Coa Jarii

From Trilobyte Studios: The Loom
Jump to: navigation, search
Coa-Jarii

The Coa-Jarii are the inhabitants of Canad one of the three worlds in the Isaar System which make up the Jarii Coalition. Along with the Saan Jarii and Jzung Jarii, the Coa were originally condemned prisoners left on a penal colony.

History

the Isaar system was the dumping grounds for the Federation's unwanted criminals. Many of them were violent criminals, deemed unrehabilitable by the system. Quite a bit were politicals that the government found either embarrassing or potentially dangerous. They were all dumped on the planets with a minimum of food, virtually no supplies, and whatever they could salvage from the rather minimal equipment of the shuttle pods they were dropped in.

There's not a lot of written documentation from the first couple of decades, but oral histories, folk-tales, and the little bit of existing documentation show that Canad, at least, was a rather rough and lawless place to live on.

Culture

Over the first fifty years or so, though, a set of rules developed; a code of conduct or honor actually. There is virtually nothing you can say to a Coa to get him angry. They exchange scathing insults they way we do kind greetings. The exception is a man's wife. Any kind of attack or insult on a woman evokes an immediate and violent response from her mate—and a majority of the other men in the room. The punishment is almost always death.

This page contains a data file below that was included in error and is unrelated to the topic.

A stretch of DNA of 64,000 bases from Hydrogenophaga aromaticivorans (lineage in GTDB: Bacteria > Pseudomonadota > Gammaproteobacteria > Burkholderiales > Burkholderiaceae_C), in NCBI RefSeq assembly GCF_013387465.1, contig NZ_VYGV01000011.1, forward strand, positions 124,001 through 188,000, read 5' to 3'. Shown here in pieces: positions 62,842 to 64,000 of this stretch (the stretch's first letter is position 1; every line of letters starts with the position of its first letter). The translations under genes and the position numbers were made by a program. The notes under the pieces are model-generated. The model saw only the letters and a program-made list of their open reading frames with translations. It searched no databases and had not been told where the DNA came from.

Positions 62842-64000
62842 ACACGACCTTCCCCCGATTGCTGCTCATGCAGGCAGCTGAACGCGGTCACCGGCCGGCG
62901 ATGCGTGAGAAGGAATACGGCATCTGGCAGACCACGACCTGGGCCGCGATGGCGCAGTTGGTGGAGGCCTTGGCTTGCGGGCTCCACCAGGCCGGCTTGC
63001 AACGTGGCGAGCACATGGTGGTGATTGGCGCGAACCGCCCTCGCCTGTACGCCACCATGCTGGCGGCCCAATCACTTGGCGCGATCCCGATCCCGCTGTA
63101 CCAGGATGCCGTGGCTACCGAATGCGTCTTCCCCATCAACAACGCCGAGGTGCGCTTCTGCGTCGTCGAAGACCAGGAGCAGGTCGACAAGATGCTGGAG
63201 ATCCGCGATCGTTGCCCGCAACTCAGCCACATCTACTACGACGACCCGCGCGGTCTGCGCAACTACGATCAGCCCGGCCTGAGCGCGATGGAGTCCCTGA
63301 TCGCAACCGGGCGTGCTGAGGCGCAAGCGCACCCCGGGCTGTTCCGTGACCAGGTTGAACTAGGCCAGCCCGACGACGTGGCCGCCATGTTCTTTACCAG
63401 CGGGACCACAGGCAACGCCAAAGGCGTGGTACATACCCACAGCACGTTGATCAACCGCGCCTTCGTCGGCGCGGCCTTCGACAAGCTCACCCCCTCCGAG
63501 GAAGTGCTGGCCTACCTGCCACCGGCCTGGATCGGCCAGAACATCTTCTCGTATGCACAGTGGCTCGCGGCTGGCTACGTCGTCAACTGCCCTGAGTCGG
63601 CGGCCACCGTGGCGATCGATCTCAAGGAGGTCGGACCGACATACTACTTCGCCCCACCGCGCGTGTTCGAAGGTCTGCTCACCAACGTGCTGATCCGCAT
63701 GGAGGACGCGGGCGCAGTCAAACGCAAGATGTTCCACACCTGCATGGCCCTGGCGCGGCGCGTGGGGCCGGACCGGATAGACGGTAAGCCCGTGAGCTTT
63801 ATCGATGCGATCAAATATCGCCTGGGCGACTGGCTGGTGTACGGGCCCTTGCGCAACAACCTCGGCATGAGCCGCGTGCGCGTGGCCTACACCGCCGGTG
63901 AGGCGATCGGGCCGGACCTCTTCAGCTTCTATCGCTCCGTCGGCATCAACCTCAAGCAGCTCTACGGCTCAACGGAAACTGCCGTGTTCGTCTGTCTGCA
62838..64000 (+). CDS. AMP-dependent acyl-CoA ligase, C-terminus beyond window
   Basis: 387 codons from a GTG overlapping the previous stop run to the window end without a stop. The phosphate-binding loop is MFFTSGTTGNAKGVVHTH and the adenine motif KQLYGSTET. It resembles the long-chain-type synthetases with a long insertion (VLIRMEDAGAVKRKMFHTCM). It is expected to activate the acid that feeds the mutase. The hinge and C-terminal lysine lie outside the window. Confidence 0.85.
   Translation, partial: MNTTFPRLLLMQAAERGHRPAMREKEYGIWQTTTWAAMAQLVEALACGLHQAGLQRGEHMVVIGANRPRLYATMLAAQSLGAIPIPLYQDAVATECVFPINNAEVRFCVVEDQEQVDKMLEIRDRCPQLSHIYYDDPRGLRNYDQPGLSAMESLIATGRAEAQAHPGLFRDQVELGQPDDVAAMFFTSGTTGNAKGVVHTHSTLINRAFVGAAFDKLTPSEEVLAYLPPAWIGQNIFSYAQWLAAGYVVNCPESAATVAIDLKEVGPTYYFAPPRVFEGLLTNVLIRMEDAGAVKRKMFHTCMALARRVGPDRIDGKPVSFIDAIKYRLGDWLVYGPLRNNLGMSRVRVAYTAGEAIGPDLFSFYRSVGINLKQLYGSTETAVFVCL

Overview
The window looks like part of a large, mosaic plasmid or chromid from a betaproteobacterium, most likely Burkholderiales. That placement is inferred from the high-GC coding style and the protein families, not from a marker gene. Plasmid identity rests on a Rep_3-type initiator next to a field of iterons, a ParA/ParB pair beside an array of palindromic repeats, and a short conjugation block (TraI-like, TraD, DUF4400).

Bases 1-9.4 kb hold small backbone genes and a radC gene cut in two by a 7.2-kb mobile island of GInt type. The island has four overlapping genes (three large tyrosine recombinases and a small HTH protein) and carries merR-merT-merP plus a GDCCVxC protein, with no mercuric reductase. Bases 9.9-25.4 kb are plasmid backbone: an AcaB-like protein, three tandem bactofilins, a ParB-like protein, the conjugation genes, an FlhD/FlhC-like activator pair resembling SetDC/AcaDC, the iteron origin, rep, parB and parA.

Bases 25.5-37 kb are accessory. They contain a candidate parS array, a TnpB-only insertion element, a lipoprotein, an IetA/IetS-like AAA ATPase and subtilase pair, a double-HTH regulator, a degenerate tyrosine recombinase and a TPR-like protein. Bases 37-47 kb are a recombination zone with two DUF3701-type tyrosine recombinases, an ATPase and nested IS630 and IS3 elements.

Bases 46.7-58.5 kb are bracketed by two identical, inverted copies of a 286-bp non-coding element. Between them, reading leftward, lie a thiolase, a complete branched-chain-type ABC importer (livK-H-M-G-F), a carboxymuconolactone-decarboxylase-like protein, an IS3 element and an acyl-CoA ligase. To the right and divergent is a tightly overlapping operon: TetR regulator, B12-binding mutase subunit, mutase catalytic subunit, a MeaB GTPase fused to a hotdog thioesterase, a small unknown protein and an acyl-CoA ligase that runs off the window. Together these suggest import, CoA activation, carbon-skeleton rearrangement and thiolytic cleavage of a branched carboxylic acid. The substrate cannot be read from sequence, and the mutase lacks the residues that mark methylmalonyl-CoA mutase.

But there's a price. The Coa call it nara. Any may who kills a woman's husband—either fully recognized or common-law—must take that woman into his home and treat her as his own wife for a period of a season and a day. Sex is not part of the bargain—unless the widow chooses so, of course. But the man must support the woman, care for any children, assume the responsibilities of the husband.

Women do everything that men do. In the early years of the colonies, it was vital that every person did their share of the work. Women, however, were a minority. The men quickly realized that certain rules had to be established. Women hold a special place in the hierarchy.

Things, however, are changing. The population has balanced out in the last few hundred years, and several political groups are trying to change the way things work. Many men are angry because of the special privileges that women get—especially in the legal system and in politics. And there's a growing women's movement which finds these same privileges, along with such traditions as nara, to be demeaning to women in general. The next 10 to 20 years should see some drastic changes.